Take the roast from the fridge two hours before cooking it; unwrap it and put it fatty side-up in the roasting pan. Fifteen minutes before cooking it, pre-heat the oven to 90 degrees. Insert a probe-type, leave-in meat thermometer into the centre of the meat, making sure it's not touching the bone, and programme it to go off when the temperature reaches 49 degrees for medium-rare, or 57 degrees for medium. If you've cut the roast into two pieces, insert the thermometer into the smaller piece of meat, cook it to temperature and remove it from the oven, then transfer the probe to the larger roast and cook that one until done. When the meat is ready, cover it loosely with aluminium foil and leave it at room temperature for an hour (or a little longer, if necessary). While the meat is resting, turn the oven heat to 250 degrees and finish cooking the roast potatoes (see recipe below).
To make the gravy, scrape about 80 grams of beef fat (or more, if you're cooking for gravy lovers) from the roasting pan and put it into a skillet set over a medium flame. (If there's not enough beef fat, make up the amount with butter.) When the fat is hot, add 80 grams of flour and stir constantly for about a minute. Add the chicken or beef stock about 60ml at a time, whisking constantly to smooth out any lumps. After adding the stock, season the gravy with salt and pepper, then turn off the heat. Reheat the gravy just before serving it, and thin it out, if needed, by adding water.
Just before it's time to serve dinner, grind black pepper over the roast, then put it back in the oven and cook at 250 degrees until the exterior is well browned (about 15 minutes). Put the roast on a large carving board. Remove the bones in one piece and cut them between the ribs, then slice the meat and serve with horseradish, gravy, roast potatoes and whatever other side dishes you want.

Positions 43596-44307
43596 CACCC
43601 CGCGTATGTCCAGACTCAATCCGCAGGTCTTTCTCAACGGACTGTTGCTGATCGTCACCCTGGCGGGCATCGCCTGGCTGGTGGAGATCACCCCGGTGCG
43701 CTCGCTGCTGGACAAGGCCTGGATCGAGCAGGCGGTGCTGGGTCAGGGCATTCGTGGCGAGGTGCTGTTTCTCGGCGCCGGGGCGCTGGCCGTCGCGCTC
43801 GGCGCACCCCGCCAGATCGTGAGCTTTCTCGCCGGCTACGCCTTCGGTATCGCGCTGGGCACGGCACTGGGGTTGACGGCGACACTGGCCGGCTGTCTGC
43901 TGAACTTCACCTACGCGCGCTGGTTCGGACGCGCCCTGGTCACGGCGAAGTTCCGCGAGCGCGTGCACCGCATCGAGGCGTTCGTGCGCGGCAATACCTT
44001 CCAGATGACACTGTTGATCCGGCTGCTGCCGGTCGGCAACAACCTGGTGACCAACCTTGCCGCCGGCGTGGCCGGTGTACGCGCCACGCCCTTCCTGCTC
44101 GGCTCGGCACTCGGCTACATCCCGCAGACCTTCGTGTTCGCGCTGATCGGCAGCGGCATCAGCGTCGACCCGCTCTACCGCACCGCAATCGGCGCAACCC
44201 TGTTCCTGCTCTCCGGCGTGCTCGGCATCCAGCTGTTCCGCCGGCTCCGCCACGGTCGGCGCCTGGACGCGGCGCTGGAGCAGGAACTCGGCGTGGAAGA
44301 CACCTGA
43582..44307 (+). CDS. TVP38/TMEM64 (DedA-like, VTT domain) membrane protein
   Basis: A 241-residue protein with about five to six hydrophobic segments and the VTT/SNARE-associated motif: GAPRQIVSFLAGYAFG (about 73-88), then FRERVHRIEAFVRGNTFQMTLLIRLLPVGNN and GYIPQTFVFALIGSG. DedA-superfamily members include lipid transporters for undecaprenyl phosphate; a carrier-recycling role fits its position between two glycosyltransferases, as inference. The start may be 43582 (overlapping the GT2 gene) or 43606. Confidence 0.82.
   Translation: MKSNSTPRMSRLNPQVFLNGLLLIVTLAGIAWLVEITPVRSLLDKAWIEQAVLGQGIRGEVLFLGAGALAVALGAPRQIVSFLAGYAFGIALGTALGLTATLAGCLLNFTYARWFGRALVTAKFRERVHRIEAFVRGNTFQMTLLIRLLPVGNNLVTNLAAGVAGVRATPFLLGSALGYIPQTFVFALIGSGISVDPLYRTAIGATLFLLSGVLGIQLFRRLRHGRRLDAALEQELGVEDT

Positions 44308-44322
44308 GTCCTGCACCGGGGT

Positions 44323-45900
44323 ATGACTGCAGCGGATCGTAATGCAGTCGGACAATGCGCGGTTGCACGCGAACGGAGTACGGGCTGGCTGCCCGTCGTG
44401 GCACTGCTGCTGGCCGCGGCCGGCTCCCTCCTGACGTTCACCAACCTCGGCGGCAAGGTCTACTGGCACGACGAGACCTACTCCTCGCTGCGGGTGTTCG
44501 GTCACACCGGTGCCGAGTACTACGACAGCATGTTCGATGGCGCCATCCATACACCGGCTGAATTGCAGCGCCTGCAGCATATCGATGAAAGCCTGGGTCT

I count on one large potato (about 300 grams) per person, then add several more, to make sure there's enough. It looks like a lot, but you'll be surprised at how much they shrink.
Potatoes, about 300 grams each
Fat, preferably goose fat or duck fat, or use olive oil
Fine sea salt
Peel the potatoes then cut them into 2.5cm chunks. Put the potatoes in a pot of boiling salted water and cook for five minutes. Drain the potatoes and put them in a large roasting pan. Add a sufficient amount of fat - at least five grams per potato, or more, if needed. Stir to coat the potatoes with the fat, and add more if they look dry. Sprinkle lightly with salt.
When the beef is at least an hour away from being done, put the pan of potatoes in the oven and cook them, stirring about every 30 minutes, and adding more fat if they look dry. After the beef has reached the correct temperature, remove it from the oven and turn the heat to 250 degrees. Continue to cook the potatoes for an hour, stirring every 15 minutes, so they become brown and crusty. Serve them hot.